Leica M review

The thoroughly modern rangefinder

Why you can trust TechRadar We spend hours testing every product or service we review, so you can be sure you’re buying the best. Find out more about how we test.

We shoot a specially designed chart in carefully controlled conditions and the resulting images are analysed using DXO Analyzer software to generate the data to produce the graphs below.

A high signal to noise ratio (SNR) indicates a cleaner and better quality image.

For more more details on how to interpret our test data, check out our full explanation of our noise and dynamic range tests.

Here we compare the Leica M 240 with the Sony A7, Nikon Df and Canon 5D Mark III.

JPEG signal to noise ratio

Leica M 240

The Leica M's JPEGS have a significantly lower signal to noise ratio than those from the Sony a7, Nikon Df and Canon EOS 5D Mark III. The results look similar at low ISOS, but at ISO 800 and beyond the Leica's images are noticeably noisier.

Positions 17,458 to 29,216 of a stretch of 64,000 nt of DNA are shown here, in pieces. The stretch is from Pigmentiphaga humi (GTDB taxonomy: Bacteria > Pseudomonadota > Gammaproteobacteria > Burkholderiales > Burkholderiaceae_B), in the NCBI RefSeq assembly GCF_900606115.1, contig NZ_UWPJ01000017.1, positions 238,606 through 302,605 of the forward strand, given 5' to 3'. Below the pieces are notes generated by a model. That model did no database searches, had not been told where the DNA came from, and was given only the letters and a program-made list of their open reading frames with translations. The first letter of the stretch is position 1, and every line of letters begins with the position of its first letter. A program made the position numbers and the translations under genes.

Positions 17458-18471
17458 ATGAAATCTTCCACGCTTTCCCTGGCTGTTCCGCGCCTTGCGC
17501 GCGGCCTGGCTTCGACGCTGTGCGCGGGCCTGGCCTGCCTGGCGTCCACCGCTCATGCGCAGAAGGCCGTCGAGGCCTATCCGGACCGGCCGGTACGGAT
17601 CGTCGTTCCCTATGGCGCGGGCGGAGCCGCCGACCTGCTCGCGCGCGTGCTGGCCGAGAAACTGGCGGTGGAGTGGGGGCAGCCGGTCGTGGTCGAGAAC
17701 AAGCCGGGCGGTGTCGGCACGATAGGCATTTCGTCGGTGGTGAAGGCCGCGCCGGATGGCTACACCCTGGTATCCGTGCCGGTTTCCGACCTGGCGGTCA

Raw signal to noise ratio

Leica M 240

The Leica's raw files show a lower signal to noise ratio too. Images will look visibly noisier, especially at high ISOs. However, the level of noise reduction applied on the sensor and during image processing can vary from one maker to another – Leica may be opting for 'noisy and sharp' rather than 'smooth' images.

JPEG dynamic range

Leica M 240

This is a very curious set of results from the Leica's JPEGs, suggesting Leica may have deliberately chosen a high-contrast 'punchy' rendering.

Raw dynamic range

Leica M 240

The Leica's raw files tell a different story. Here, the dynamic range is up there with the best of its rivals – if you want the best tonal range from this camera, you need to shoot raw.